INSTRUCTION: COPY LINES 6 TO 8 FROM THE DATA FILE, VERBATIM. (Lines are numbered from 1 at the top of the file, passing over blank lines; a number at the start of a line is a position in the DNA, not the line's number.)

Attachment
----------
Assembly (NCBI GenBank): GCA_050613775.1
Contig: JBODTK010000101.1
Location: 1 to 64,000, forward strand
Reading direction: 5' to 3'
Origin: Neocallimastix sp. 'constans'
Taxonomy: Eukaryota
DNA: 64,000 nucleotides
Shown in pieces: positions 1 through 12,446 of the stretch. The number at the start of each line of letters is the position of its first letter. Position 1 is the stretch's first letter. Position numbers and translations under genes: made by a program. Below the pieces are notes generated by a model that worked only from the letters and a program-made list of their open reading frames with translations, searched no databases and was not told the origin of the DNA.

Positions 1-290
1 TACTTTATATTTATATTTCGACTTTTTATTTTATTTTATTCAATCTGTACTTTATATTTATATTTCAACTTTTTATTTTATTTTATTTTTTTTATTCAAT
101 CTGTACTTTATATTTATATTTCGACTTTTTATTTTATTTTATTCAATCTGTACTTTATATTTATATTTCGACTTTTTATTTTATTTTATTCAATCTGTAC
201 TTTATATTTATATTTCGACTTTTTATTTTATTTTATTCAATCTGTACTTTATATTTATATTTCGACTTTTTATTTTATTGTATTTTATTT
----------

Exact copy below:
Taxonomy: Eukaryota
DNA: 64,000 nucleotides
Shown in pieces: positions 1 through 12,446 of the stretch. The number at the start of each line of letters is the position of its first letter. Position 1 is the stretch's first letter. Position numbers and translations under genes: made by a program. Below the pieces are notes generated by a model that worked only from the letters and a program-made list of their open reading frames with translations, searched no databases and was not told the origin of the DNA.